(F. Albano, P. Vento)
2 Por causa de você
(Dolores Duran, Tom Jobim)
(Kurt Feltz, Heinz Gletz)
4 Quem foi?
(Jorge Tavares, Nestor de Holanda)
5 Feiura não é nada
6 Que murmuren
(Ruben Fuentes, Rafael Cardenas)
7 Coisas de mulher
(Dunga, Jair Amorim)
10 Se papai fôsse eleito
11 Mi último fracaso
13 Only you
(A. Rand, B.Ram)
14 Estatuto de boite
Remastered by Luigi Hoffer and Carlos Savalla
But Duran’s professional career reached back before the dawn of bossa to when a nightclub singer had to be able to sing a little of everything and have a broad repertoire. That is reflected in choice of songs included here, which span foxtrots, boleros, rumbas, and of course samba. Stylistic variation blurs into cosmopolitan sophistication too, as you realize that she sings in no less than six languages here. In addition to her native Portuguese, she sings in Italian, Spanish, French, English, and Scat. I don’t speak all these languages and am in no place to judge her
elocution, but as far as music is the language of love I deem Dolores to
have been more than fluent. One fantastic track among these, which I highly recommend for your next dance party, is the French rumba number (how can you go wrong?) “Viens.” The only English song is a rendition of The Platters “Only You.” Here’s some side-by-side listening for you:
Oh and why the hell not, one more for good measure (sorry Ringo!):
I think Dolores’ version carries its weight quite well, and her English is lovely (although a Portuguese rewrite would have made it stand out more, and of course automatically make it more romantic, because it’s a Latin language, yo). Apparently Duran had none other than Ella Fitzgerald in the audience at one of her performances, who complimented her version of “My Funny Valentine.” Man what heady days to have been hanging around the nightclubs of Rio.
The notes assert that the selection is culled from the most popular numbers in her repertoire, tried and tested in clubs, on the radio, at festivals, in films, and wherever else she could perform. I believe it. Everything here is sung with an easy confidence and charm of someone who knows her audience. Her charm is so infectious, and her talent so seemingly effortless. In addition to the collaboration with Jobim above, she also interprets first-rate sambas by the Titulares do Ritmo (“Coisas de Mulher”), and Dunga with Jair Amorim (“Conceição, originally recorded by Gaúcho vocal group Conjunto Farroupilha but immortalized by Cauby Peixoto a year before Dolores’ made her version). There are two tunes penned by Billy Blanco here. The first is “Feiura não é nada” (or “Ugliness ain’t no thang”), a satirical take on vanity, the transformative powers of the cosmetic industry, and its noble fight to eradicate world ugliness. As far as I know the song was written specifically for Dolores to sing, which is the only way it comes off as humorous. Blanco is brilliant but the humor in this song bugs me a little as a write this, but perhaps I am a bit tender on the topic of chauvinist, machista humor lately. Have you seen the guy in the 50’s? Here, have a look at Billy:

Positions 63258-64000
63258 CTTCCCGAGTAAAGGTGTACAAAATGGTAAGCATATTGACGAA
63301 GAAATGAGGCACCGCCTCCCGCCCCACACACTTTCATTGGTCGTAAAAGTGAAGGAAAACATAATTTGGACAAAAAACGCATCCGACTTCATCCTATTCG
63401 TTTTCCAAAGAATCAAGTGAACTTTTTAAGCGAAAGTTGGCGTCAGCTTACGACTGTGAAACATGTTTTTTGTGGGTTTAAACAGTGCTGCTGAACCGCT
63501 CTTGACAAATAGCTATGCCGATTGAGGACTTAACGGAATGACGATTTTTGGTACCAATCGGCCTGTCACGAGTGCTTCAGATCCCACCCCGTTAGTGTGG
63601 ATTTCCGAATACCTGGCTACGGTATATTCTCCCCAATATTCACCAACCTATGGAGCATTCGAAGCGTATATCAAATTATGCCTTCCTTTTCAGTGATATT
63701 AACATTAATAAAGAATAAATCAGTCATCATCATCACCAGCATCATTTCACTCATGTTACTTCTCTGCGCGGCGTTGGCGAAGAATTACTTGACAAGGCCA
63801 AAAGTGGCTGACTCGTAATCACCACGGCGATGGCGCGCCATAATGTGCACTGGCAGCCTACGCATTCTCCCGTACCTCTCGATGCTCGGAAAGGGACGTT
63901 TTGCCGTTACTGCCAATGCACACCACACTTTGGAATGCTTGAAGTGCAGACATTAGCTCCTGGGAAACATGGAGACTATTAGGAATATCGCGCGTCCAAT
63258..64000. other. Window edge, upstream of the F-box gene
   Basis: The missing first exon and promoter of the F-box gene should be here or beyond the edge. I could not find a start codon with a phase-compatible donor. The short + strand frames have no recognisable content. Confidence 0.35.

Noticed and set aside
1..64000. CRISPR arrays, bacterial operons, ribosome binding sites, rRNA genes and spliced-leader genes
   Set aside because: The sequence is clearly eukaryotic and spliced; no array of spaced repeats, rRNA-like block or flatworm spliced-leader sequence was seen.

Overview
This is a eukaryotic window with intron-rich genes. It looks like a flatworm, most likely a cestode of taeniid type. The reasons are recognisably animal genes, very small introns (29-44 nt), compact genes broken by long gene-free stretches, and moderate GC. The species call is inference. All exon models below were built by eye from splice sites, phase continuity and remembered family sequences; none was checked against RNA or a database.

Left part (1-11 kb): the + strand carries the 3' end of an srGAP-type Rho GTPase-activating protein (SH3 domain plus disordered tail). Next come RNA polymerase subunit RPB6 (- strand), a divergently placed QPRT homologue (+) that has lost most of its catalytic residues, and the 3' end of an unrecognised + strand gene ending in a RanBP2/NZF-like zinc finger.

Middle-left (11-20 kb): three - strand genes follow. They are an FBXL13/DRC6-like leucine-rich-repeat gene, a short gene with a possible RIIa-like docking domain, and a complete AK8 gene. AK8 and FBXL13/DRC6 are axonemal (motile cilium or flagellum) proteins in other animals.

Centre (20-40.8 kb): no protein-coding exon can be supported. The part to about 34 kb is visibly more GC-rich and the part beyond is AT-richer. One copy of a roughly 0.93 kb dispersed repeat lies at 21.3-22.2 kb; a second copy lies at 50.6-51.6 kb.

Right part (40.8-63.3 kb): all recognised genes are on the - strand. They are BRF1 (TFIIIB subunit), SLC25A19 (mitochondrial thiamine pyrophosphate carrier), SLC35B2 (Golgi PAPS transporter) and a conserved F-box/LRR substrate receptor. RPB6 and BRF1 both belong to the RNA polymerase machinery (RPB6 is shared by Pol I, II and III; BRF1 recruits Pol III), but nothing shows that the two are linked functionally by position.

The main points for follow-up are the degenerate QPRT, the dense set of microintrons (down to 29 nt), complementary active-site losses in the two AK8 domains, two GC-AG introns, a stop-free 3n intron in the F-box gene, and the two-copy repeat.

It may be just because there is a currently a hedgehog with a hair-weave running as a
candidate for Leader Of The Free World right now, and I’m burned out on
casual sexism, but I don’t think Billy was in any position of aesthetic or sartorial superiority.
There is very little footage of her performing live aside from some scenes in musical chanchada films, but I can imagine her commanding a room with her presence. I also wonder about the impact of her passing on the other rising divas of the day. As young as Dolores was, she was actually five years older than contemporaries like Maysa and Alaíde Costa and, as we know, in young person time that made her, like, way old, dude. Was she a figure that these other singers looked up to, or were they rivals? I suppose I will have to read Rodrigo Faour’s biography to find that out.
Like many successful Long Player collections of the day, this one had a “part two” which I just may share with you in good time. Meanwhile, one last comparison. Here is Cauby Peixoto, before he became the inspiration for Austin Powers, singing “Conceição”, followed by Dolores’ version.